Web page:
You’re over 40, and as far as exercise is concerned, you fall into one of two groups – either you exercise regularly or you do not. Okay, there is a third group, “you exercise when someone makes you.” Let’s assume you’re either in the “do not” or the “when someone makes you” exercise group.
Over 40 is definitely the time to join the “exercise regularly” group. You may have some idea of how “good” it is for you, but you probably could not begin to imagine what an understatement “good for you” really is. I think it is fair to say that regular exercise is the single “best” thing you can do for your heart, respiratory system, bones, joints and muscles. But then, to some extent, you probably knew all that.
What you might not know is that it is also one of the best things you can do for your eyes, ears, teeth, brain and happiness.
Exercise and Your Happiness
There is debate over whether you are more likely to find happiness or despair as you age. And the myriad of factors contributing to your particular outcome is enough to rattle your hard drive, but one thing that shows up on nearly all studies of aging and happiness is that happy people exercise. Of course, this brings us to that unsolvable problem of chickens and eggs. Do they exercise because they are already happy or does the exercise cause the happiness? It may not matter since at least two hormones that are involved in our sense of happiness, cortisol and endorphins, both react favorably to regular exercise.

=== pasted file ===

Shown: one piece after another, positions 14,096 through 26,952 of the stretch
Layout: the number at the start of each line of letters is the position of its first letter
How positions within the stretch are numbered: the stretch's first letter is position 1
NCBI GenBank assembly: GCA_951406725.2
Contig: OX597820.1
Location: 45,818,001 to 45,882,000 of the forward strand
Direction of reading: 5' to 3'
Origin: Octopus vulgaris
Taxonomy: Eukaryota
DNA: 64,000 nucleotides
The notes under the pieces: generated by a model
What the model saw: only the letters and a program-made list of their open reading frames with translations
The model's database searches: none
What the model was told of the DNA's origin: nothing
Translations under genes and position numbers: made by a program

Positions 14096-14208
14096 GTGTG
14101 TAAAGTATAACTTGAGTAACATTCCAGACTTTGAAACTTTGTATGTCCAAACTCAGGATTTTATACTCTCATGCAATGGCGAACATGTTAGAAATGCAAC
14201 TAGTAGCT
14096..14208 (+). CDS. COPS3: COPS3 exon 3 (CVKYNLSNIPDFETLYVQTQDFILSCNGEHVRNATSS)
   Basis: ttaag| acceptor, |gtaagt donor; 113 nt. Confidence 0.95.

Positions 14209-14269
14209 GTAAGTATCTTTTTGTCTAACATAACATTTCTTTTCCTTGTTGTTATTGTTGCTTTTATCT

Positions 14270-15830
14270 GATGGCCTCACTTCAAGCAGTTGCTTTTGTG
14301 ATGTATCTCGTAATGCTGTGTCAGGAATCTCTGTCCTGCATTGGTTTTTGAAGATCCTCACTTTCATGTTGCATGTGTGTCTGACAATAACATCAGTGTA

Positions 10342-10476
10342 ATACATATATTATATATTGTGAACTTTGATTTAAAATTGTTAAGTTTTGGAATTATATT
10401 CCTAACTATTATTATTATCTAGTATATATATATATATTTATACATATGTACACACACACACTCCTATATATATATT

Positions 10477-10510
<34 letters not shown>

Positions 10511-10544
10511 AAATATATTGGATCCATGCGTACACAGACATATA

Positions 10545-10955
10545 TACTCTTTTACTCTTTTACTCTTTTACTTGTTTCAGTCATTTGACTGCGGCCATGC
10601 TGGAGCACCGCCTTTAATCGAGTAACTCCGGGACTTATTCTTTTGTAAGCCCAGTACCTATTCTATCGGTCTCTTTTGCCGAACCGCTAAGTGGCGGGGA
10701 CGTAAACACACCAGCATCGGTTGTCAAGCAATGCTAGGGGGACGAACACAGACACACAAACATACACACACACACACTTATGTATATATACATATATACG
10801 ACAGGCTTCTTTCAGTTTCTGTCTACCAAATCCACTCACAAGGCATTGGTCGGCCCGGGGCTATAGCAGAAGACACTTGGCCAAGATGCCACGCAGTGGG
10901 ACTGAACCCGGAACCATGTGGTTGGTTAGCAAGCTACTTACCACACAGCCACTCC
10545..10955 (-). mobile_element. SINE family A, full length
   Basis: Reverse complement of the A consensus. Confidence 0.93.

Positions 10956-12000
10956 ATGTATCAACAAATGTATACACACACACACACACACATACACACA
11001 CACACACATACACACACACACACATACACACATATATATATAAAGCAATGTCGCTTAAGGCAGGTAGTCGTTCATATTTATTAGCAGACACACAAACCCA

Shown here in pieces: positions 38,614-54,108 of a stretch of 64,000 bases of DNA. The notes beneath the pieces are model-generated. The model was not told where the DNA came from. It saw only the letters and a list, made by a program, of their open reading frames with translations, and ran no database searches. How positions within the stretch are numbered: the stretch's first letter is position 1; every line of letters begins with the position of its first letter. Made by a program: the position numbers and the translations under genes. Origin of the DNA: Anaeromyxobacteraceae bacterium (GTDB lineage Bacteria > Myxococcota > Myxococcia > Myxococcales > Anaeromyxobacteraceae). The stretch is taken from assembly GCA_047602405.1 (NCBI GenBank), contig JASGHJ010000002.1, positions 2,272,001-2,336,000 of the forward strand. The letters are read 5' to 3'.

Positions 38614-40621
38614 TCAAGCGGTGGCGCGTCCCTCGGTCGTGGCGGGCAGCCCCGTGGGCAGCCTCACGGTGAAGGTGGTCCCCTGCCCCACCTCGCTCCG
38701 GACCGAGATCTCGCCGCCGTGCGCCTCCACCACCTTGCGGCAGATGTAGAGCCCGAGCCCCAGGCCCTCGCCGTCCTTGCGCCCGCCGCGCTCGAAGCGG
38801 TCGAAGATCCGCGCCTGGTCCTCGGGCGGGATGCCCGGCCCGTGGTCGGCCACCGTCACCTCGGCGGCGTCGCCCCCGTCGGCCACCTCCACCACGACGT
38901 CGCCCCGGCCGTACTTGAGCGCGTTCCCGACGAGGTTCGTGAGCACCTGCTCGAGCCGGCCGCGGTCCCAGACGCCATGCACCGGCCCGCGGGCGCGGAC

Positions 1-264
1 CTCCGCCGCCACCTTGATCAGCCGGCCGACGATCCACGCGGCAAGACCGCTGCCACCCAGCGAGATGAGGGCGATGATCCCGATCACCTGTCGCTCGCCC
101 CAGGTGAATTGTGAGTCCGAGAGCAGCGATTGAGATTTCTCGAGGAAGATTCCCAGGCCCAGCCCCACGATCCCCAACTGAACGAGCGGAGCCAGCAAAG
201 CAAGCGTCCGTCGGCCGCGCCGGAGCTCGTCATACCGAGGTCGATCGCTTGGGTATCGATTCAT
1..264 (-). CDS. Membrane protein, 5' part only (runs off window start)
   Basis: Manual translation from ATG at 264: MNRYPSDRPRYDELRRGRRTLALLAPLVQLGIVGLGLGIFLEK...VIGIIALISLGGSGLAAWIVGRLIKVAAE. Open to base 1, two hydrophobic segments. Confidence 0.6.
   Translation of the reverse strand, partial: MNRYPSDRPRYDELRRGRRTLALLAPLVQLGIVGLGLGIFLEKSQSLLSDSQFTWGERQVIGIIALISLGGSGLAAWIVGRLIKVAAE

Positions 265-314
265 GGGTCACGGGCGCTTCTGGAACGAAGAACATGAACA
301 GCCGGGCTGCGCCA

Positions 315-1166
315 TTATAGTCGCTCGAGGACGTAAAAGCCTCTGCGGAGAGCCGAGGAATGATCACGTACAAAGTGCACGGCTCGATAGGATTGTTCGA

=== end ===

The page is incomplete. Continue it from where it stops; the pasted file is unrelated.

It doesn’t really matter which is the prime mover, the happiness or the exercise. It is exercise that can keep that ball rolling. Exercise burns cortisol and that’s good. Cortisol is responsible for many stress reactions such as: anger, fear and anxiety. At the same time, exercise releases endorphins, the body’s opiates, and the endorphins then “park” on receptors that send both pain relief and euphoric feelings to the body.
In the case of happiness, even moderate exercise seems to be enough to greatly improve mood. Happy people who responded to studies usually weren’t obsessive about their workouts. But they did exercise regularly enough to keep cortisol down and endorphins up – 20-30 minutes, three times per week at about 80% of capacity.
Exercise and Your Brain
In 2010, the Texas Research Consortium counted 5.1 million people over the age of 65 with Alzheimer’s. They also counted another 200,000 people under 65 with Alzheimer’s. Further, Alzheimer’s is now the 7th leading cause of death (across all ages) in the United States – and growing.
While other diseases are showing some response to improved medical care and medications, Alzheimer’s remains stubbornly impenetrable. Deaths from heart disease, breast cancer, prostate cancer and stroke are all down, but deaths from Alzheimer’s disease rose by 46.1 percent in the period 2000-2006.
For most of us, though, the fact that we could die from Alzheimer’s disease is not the primary fear that this disease elicits. It is the loss of independence and the humiliation of not being able to take care of your own personal needs. It is the aloneness of not being able to remember your loved ones and the frustration of not knowing how to tie your shoes.